Having made the decision to homeschool our children (as I explored in a previous piece), we turned to the question of what their—and our—day-to-day experience would look like.
With four priorities for the year ahead—safety, socialization, outdoors, and childcare—we brainstormed options.
The first one we considered were forest and farm schools. These types of schools had been on our radar before the pandemic. If anyone would do outdoor schooling well—using the time productively and being able to navigate safely the New England winters—we figured it would be these types of programs. We felt confident that schools that had been outdoors before Covid-19 would know how to create social experiences while being safe.
Finding viable options proved difficult, however. The longstanding schools were full. Many supplemental programs were in a holding pattern, as they awaited clarity from the state around what they could offer legally. Some others it seemed might offer only a once-a-week option. The difficulty of planning around them, the challenge of piecing together multiple options, and the greater safety risks if our children were exposed to different groups of children and the contact tracing challenges that would result concerned us.
The next option we considered came through the enthusiastic recommendations of friends. It was a multi-age early childhood program that ran for three hours a day, three days a week—and our girls already had friends enrolled in it.
When we spoke with the teacher, her understanding of children and mastery over different philosophies of learning spoke to me. The program would not be terribly academic, which— given the benchmarks for kindergarten and where our children were academically—wasn’t a priority for us, and it would be largely outdoors. Whenever weather forced the children indoors, large French doors the length of a wall would still be open, so my safety fears were quieted somewhat.
The teacher had also exhibited dexterity in the Covid era. She revised parts of her curriculum to maintain social distancing and had outfitted bells on bracelets for the children that allowed them to give a little jingle if someone got too close for comfort. It seemed child shaming wouldn’t be an issue here, and there was a focus on socialization with safety.
On top of that, our children were able to try it out first through a one-week outdoor camp over the summer. As far as I could tell, they loved every minute of it. Being back with other children energized them. We were concerned, however, that the hours were too limited, and it would not provide enough childcare coverage. My wife had also been having conversations with a few other parents that had opened her mind to another option.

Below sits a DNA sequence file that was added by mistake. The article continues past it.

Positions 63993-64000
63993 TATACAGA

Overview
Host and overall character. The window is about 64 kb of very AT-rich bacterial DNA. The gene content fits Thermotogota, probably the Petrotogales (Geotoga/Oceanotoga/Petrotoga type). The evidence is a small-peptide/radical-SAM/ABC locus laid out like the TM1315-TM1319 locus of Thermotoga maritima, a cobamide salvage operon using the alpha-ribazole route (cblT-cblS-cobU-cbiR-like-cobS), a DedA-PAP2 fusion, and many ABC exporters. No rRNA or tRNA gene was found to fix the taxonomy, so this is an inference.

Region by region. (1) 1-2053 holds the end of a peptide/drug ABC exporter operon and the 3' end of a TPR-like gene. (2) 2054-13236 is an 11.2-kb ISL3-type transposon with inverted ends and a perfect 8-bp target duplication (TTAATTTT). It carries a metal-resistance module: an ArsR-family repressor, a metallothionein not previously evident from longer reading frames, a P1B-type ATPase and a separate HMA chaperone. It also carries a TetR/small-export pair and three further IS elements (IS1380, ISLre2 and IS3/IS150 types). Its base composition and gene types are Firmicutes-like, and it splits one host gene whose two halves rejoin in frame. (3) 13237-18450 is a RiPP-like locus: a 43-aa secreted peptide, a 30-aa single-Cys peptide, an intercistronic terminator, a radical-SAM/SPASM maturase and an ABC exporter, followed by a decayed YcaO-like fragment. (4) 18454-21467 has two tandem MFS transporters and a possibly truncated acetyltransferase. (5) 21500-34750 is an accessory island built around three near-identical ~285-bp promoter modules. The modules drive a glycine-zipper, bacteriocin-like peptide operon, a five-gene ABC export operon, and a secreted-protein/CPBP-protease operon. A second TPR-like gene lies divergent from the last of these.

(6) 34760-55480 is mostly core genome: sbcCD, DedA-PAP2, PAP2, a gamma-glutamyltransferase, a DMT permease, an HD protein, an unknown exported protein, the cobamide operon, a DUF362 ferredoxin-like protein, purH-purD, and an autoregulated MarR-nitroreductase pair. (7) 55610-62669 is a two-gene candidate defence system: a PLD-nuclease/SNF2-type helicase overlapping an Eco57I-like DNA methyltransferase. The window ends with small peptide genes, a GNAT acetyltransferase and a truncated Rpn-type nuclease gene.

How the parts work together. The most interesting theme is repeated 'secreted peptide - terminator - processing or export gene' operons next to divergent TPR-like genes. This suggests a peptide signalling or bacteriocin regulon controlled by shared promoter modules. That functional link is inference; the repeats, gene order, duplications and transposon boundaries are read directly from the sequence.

When I walked outside on a warm summer afternoon and greeted one of our friends who was visiting with her newborn, I was unaware how desirable that other option would begin to look. My wife had proposed the thought experiment of podding with other a few other families with similarly tight behaviors around Covid such that our children could learn outdoors at one of our houses—and perhaps be able to hang out together unmasked.
I had expressed skepticism because it sounded like a lot more work than enrolling them in an established program. But as I heard my wife talking with our friend about the idea of podding, I warmed to the idea—but not for the reason I would have guessed.
When we talked over the options later that evening, we realized that if we podded, we could offer our children not just a social experience, but also one that might feel almost normal if we were strict about the families’ exposure and behaviors. We could still have them learn together outdoors—both as an extra layer of safety, but also because we were excited about the learning opportunities and physical and emotional benefits that an outdoor environment affords. And if we hired a teacher to help, we could gain a few hours of convenient childcare a day, particularly if we hosted the pod at our house where the parents could work simultaneously.
It checked all the boxes in theory: social, outdoors, safe, and childcare.
But the clincher that excited me—and led me to overlook the significant work in starting a homeschool pod—was a realization that had nothing to do with the children. My wife needed adult human contact. As I thought about the upcoming winter and the added difficulty of socializing with other people, we realized that if we formed a pod, we would also feel safe spending time with the other parents. Those virtues—and the holistic health benefits for our family from socializing—felt significant.
When my wife found a compelling teacher looking to work with a pod on a Facebook group, the magnetism of what this option could be overrode my anxiety around the significant work ahead in building it. Finding the right mix of families, children and securing a teacher were the next steps in our journey.